Age discrimination has been illegal for more than 50 years, however a 2018 AARP survey of people age 45 and over show problems persist. More than 60% of respondents witnessed or experienced age discrimination in the workplace and nearly 45% of those who applied or interviewed for a job in the previous two years were asked age-related questions such as birth and graduation dates.
AARP praised U.S. Representative Sharice Davids (D-KS) for her vote for bipartisan legislation to combat age discrimination – the “Protecting Older Workers Against Discrimination Act” (POWADA). The House of Representatives vote approving the bill is the most important action yet in the long drive toward passage.
AARP Joins Connecticut Legislators in Bipartisan Support of Bill to Protect Older Workers from Age Discrimination
AARP Connecticut State Director Nora Duncan joined State Senator Derek Slap (D-West Hartford) and a bipartisan group of legislators, the Connecticut Business & Industry Association, and additional advocates at a press conference yesterday to announce support for a bill that prohibits employers from asking the date of birth, or school attendance and graduation dates of job applicants, unless a age is a bona fide occupational qualification.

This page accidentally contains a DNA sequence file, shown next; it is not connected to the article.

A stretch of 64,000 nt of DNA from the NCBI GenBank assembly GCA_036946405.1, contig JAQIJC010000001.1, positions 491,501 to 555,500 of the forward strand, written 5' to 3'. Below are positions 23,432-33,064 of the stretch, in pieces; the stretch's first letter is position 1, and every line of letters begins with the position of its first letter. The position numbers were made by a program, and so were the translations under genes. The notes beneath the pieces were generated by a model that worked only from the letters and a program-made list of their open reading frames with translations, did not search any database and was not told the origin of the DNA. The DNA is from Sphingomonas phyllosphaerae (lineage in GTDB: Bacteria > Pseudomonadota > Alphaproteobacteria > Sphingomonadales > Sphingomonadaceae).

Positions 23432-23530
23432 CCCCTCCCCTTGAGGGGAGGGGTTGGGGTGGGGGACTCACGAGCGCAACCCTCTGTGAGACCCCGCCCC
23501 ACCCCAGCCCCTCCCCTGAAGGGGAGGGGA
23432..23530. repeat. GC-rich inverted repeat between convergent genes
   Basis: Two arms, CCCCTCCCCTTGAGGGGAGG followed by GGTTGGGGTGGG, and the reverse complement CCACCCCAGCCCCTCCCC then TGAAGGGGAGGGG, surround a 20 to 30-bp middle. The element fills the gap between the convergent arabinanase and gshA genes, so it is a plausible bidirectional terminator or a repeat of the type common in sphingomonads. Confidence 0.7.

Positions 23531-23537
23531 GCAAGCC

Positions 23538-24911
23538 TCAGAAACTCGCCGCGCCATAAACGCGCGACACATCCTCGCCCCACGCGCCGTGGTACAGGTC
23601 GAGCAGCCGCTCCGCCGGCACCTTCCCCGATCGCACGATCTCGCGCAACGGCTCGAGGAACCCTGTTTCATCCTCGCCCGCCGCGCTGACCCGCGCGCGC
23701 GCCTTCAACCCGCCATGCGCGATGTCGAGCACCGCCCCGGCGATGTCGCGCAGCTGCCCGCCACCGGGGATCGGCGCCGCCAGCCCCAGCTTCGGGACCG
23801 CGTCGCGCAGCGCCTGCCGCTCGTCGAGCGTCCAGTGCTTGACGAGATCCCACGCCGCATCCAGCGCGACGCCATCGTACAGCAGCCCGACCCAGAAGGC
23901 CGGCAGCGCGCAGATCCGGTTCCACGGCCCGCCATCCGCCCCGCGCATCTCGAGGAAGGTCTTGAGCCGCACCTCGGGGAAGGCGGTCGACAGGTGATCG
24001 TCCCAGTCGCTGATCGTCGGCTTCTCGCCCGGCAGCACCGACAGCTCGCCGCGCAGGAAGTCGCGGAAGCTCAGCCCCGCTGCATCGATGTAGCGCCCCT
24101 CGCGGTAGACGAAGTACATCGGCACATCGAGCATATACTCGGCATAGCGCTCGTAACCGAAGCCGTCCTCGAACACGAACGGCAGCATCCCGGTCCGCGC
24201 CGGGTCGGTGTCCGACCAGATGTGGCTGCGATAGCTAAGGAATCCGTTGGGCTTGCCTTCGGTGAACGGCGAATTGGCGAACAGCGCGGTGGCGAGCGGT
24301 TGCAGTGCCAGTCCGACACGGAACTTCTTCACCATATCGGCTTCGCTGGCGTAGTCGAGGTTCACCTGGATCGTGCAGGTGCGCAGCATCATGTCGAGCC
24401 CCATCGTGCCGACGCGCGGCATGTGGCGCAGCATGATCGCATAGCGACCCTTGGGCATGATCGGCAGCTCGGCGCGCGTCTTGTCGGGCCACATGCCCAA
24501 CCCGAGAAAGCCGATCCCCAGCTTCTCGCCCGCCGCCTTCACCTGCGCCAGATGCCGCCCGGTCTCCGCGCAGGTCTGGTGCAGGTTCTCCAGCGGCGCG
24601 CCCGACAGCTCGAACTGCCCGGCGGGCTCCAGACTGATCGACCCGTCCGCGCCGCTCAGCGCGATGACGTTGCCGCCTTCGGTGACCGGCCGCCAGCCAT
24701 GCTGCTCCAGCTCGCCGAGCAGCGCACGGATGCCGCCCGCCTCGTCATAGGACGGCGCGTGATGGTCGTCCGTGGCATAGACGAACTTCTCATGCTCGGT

People are staying in the workforce longer – with 35 percent of the workforce projected to be age 50-plus by 2022 – and according to the U.S. Census Bureau, there is a particular increase in workers in the 65 to 74 age group.
Mature Living, a program that features topics of interest to older adults did segment focusing on age discrimination in employment. Laurie McCann, Senior Attorney with AARP Foundation Litigation, talks about discrimination in employment and the impact of the Age Discrimination in Employment Act during the past 50 years.
While job hunting, my husband, Michael Lindenberger, and I noticed that we weren’t getting any responses from employers even though our resumes matched their required skills and qualifications. Fearing our age may be a factor, I suggested taking graduation dates off our resumes. It was disheartening to think that age discrimination in the workplace is alive and well, but we knew it was a plausible explanation for the lack of interest from employers.
Editor's Note: Our COO Scott Frisch was in Portland and gave this speech to a group of HR professionals on the value of older workers, the longevity economy - and the new OregonSaves program.
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